Riveting Charlottesville testimony establishes Matthew Heimbach’s role as ‘hard right’ emissary for Unite the Right
White Nationalist Matthew Heimbach at the "Unite the Right" rally in Charlottesville, Virginia.

CHARLOTTESVILLE, Virginia — Matthew Heimbach, the former neo-Nazi leader of the now-defunct Traditionalist Worker Party, took the witness stand in a federal courtroom on Tuesday to describe texts, phone calls and chats on the Discord gaming chat platform that he exchanged with other organizers in the runup to the violent Unite the Right rally in August 2017.

A leader of the "hard right" faction of the alt-right, Heimbach was one of the first two people approached by Jason Kessler, when he decided to organize the white nationalist gathering, along with Elliott Kline, a leader of the more optics-conscious Identity Evropa. Heimbach brought his own group, Traditionalist Worker Party, along with an array of hardline fascist groups already organized into an alliance known as the Nationalist Front, on board for the Aug. 12, 2017 rally in Charlottesville. One of those groups, Vanguard America, attracted a young man from Ohio named James Fields, who marched in uniform with the group and carried a shield bearing its emblem before speeding his Dodge Challenger into a peaceful group of antiracist marchers and murdering Heather Heyer.

Heimbach took the stand as a witness for the plaintiffs, who were injured during the chaotic weekend of Unite the Right and whose lawsuit seeks to prove that defendants conspired to commit racially motivated violence. Heimbach is also a defendant in the lawsuit.

Late in the day on Tuesday, the court proceedings yielded the surreal scene of Richard Spencer, the one-time figurehead of the alt-right who is representing himself at trial, cross-examining Heimbach his fellow defendant. The two men were rivals, and as Heimbach repeatedly pointed out, represented different class and cultural constituencies in the larger white nationalist movement.

"Do you want me there," Spencer said at one point, speaking in the present tense to inquire whether Heimbach wanted him to show up for Unite the Right.

"Going to Charlottesville was primarily going to be a big platform for our message," Heimbach recalled. "Yeah, I was hoping you'd be there. I was hoping my speech would be better."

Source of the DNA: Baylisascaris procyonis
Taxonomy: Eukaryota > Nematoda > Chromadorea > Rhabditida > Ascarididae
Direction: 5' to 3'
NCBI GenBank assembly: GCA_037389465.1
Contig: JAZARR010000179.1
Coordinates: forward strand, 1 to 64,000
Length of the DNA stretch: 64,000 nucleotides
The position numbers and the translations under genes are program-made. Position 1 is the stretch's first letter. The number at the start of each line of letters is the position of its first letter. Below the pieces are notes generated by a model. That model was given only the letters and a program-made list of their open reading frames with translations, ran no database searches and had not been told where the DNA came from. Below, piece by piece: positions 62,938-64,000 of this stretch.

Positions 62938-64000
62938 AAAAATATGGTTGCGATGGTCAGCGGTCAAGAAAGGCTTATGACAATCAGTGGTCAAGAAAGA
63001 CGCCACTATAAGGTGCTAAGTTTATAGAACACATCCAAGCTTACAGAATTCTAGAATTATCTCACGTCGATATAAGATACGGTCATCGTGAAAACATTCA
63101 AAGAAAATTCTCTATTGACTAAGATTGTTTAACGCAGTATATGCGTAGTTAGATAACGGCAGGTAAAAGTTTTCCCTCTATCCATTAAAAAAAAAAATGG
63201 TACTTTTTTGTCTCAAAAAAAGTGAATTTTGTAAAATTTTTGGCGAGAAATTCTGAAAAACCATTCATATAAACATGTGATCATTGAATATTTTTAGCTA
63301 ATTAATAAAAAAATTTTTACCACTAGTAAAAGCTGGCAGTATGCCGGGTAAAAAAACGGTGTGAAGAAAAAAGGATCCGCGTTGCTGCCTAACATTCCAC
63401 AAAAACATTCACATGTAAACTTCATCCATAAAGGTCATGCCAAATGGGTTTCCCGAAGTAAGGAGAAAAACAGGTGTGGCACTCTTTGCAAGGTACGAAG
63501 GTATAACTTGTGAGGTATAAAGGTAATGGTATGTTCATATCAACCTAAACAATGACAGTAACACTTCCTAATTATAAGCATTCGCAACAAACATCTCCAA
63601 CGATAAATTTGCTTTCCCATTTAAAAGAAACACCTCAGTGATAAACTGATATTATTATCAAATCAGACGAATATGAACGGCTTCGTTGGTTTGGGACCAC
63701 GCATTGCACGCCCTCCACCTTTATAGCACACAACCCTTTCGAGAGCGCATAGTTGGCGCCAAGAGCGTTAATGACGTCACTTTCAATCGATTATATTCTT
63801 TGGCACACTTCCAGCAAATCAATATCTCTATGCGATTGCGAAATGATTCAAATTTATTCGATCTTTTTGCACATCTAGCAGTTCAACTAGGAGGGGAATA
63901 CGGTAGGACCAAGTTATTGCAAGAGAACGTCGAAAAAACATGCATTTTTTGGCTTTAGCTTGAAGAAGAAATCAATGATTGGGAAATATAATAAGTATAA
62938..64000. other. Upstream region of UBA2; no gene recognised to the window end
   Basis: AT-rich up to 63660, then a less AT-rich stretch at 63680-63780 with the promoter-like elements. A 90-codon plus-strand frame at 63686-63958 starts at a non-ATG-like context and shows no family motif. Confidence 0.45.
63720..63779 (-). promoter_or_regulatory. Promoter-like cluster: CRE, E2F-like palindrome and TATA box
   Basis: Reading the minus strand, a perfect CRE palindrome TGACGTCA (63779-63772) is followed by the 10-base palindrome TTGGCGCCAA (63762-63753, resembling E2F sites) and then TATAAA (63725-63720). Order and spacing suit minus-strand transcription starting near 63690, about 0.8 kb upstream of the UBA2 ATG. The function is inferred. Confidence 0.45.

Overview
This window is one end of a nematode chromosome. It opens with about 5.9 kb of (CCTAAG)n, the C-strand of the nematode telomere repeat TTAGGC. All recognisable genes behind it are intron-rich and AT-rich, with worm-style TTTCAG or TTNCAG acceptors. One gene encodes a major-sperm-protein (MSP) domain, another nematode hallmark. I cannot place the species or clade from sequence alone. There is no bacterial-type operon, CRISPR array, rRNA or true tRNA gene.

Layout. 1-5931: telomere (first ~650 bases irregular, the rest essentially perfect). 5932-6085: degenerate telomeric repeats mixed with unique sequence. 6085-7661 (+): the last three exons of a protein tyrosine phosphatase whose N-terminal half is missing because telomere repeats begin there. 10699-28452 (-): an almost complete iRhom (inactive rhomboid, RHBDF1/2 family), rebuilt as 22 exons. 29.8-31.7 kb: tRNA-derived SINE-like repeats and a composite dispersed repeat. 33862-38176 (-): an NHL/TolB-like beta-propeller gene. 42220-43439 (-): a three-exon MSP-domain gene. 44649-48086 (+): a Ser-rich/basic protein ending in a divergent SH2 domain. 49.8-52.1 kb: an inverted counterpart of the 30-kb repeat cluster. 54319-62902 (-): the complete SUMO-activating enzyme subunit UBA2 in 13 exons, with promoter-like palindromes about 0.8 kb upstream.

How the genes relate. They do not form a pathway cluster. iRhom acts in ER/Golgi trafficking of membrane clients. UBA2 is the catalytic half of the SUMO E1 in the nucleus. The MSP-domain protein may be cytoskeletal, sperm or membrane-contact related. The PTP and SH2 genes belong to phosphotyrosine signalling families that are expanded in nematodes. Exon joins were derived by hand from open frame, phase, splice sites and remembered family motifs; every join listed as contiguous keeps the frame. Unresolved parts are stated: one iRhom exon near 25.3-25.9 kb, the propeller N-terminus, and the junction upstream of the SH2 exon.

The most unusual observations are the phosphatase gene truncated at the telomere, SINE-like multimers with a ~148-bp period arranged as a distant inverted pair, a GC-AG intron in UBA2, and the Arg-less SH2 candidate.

The civil conspiracy case against the already fractured leadership of the alt-right movement puts them in the awkward position of emphasizing their differences as a legal strategy to defend themselves against the plaintiffs' claims. But by presenting recovered texts, chats, video and other evidence, plaintiffs' counsel Karen Dunn demonstrated that Heimbach helped make critical connections among the various constituent organizations involved with Unite the Right.

Heimbach admitted on the stand that Kessler asked him to reach out to two racist skinhead groups, Hammerskins and the Blood & Honour Social Club, whom Heimbach described as "rough and tumble." Due to their reputations, Heimbach testified, the skinhead groups would have a "deterrent effect" against antifascists who could be expected to oppose the rally. Heimbach testified that he contacted the skinhead groups at Kessler's request, and they showed up at a strip mall on the outskirts of Charlottesville and car-pooled with other Nationalist Front groups to a downtown parking garage for the Aug. 12 rally.

Dunn presented Discord chats showing Dillon Hopper, the former leader of Vanguard America, asking Heimbach if his group could participate in Unite the Right.

Heimbach responded, "LOL it wouldn't be a party without you and your boys."